The veteran New Zealand actor, talks to WYZA® about his latest movie – a comic-drama showcasing the north island’s spectacular scenery alongside his legendary acting talent.

Sam Neill, 68, has acted in over 70 films. He played the artist Norman Lindsay in Sirens, was in Jurassic Park, The Piano and of course the classic Australian film My Brilliant Career. He has also starred in many TV series including Peaky Blinders, The House of Hancock, Alcatraz and The Tudors.

Called Hunt for the Wilderpeople, his latest movie has already done so well in New Zealand it’s the highest-earning local film there ever. Released recently in Australia, it’s enjoying a great response here as well, probably because it appeals to people of all ages.

Watch the trailer for Sam Neill's latest film

“It’s not a kids’ film – but they love it,” Neill says. “It’s not just for adults either – it’s had an intergenerational response. People go and have a bit of a laugh or a cry. My job in the film was to keep it real. I’m surrounded by some of the best comedians in New Zealand and these people are incredibly funny.”

Neill says that while there are some very funny people in this film, he likes the fact it has “… an undercurrent of poignancy” and deals with some very serious topics such as: “… abandonment and grief, love and attachment. It’s a film with a heart and conviction,” he explains.

He attributes this “heart” to the movie’s success in New Zealand and says it’s all part of the bigger picture where New Zealanders are at last overcoming their cultural cringe of many years.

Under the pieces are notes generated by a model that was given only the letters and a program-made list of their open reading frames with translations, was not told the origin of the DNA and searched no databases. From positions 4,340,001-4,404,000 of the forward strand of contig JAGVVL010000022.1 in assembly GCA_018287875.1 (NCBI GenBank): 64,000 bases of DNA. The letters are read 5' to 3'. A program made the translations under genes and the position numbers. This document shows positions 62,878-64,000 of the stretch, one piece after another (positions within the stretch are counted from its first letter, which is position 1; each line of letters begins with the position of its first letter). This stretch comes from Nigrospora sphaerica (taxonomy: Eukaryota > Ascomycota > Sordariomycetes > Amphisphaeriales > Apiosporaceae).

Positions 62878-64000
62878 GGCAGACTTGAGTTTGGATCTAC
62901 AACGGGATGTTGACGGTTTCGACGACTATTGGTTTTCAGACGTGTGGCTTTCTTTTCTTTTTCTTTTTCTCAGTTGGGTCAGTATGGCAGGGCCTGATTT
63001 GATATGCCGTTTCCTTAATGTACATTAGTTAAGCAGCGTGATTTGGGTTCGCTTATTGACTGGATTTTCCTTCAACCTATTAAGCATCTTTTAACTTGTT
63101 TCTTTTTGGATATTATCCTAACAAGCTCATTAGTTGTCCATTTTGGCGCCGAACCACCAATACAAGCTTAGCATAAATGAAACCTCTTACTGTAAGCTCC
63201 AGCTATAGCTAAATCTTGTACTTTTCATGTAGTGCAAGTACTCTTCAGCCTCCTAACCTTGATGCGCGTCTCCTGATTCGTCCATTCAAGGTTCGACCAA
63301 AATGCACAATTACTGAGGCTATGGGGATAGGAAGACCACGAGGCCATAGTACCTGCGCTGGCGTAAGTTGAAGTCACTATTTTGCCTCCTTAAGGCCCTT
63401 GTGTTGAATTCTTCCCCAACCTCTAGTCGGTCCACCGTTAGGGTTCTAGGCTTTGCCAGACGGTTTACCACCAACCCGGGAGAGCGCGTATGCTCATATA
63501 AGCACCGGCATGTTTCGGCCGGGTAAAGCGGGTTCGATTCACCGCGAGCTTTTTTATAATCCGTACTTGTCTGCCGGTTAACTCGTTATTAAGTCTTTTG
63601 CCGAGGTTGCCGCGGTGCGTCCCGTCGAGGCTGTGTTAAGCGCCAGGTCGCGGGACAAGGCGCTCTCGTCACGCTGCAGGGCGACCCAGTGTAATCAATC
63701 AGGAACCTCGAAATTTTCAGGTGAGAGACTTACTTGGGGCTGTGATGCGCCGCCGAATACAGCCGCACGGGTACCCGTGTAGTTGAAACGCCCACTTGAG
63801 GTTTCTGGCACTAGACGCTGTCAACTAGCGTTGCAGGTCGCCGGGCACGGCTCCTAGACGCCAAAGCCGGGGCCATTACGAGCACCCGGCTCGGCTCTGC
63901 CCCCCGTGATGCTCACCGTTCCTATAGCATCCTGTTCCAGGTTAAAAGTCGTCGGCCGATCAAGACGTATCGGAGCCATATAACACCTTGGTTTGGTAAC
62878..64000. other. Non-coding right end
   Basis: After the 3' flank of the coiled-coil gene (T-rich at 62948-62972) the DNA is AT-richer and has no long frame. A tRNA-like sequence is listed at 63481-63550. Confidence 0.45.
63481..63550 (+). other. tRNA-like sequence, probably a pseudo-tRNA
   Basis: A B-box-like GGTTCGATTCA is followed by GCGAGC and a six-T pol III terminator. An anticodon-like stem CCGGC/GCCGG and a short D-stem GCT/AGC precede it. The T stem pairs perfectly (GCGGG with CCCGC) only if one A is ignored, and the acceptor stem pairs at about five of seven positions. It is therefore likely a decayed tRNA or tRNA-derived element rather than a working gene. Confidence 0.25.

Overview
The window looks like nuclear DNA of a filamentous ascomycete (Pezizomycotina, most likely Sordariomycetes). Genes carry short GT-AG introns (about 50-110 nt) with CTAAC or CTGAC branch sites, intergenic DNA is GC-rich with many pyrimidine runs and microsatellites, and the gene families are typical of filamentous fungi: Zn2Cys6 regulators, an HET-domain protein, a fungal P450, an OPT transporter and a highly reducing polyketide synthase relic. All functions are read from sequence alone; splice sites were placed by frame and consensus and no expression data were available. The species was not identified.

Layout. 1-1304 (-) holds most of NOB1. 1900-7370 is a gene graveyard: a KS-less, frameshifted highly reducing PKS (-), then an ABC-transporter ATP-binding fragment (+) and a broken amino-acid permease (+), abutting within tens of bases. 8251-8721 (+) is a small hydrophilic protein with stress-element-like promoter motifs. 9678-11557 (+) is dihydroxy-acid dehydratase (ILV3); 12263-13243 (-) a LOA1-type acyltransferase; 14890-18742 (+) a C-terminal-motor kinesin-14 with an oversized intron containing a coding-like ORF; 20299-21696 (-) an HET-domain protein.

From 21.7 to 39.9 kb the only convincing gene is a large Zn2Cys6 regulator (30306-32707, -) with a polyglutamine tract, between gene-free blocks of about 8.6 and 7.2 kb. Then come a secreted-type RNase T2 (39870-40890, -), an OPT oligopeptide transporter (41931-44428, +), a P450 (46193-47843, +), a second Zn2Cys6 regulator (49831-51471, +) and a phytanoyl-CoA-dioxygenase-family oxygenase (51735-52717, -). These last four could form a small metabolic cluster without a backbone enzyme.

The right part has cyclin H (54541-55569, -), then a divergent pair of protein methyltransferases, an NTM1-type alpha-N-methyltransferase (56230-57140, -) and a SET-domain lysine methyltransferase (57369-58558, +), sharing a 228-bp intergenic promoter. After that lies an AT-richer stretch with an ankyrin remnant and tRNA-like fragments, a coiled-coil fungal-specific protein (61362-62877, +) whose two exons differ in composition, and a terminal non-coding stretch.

“There’s a new wave of young comedians who have come on the scene in New Zealand in the last ten years or so and they have kind of transformed film and TV. A few years ago, no-one would have wanted to see a New Zealand comedy but this has all entirely changed now. It’s been a slow process of turning people around,” he adds.

Sam Neill with Hunt for the Wilderpeople director, Taika Waititi

Not looking at giving up his day job
At 68, with over 70 movies under his belt, Neill is more excited than ever to keep looking forward and working. “I can’t think of anything worse than sitting in my lounge room in my pyjamas watching daytime television,” he laughs when asked if he’ll ever retire.

So it looks like there’s no slowing down for this veteran actor. Last year, he worked on four movies – Hunt for the Wilderpeople in New Zealand, two other movies in the UK and one in South Africa.

As if that’s not enough, acting is only half of what he does to keep busy: “When I’m not doing my day job of acting – I’m making probably the world’s finest Pinot Noir – and I say that without a trace of irony!” he laughs.

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Neill enjoying a glass of wine with Bryan Brown (Photo: Sam Neill/Twitter)

Sam Neill the wine expert
Neill owns four vineyards on New Zealand’s south island in Central Otago plus a winery called Two Paddocks. “That’s where I live a fair bit of the time,” he says. “Our biggest market is Australia – we’re tiny but sustainable.”

While he still loves his day job of acting, he says he achieves a different kind of satisfaction from his winery and is “… very proud of what we’ve achieved.”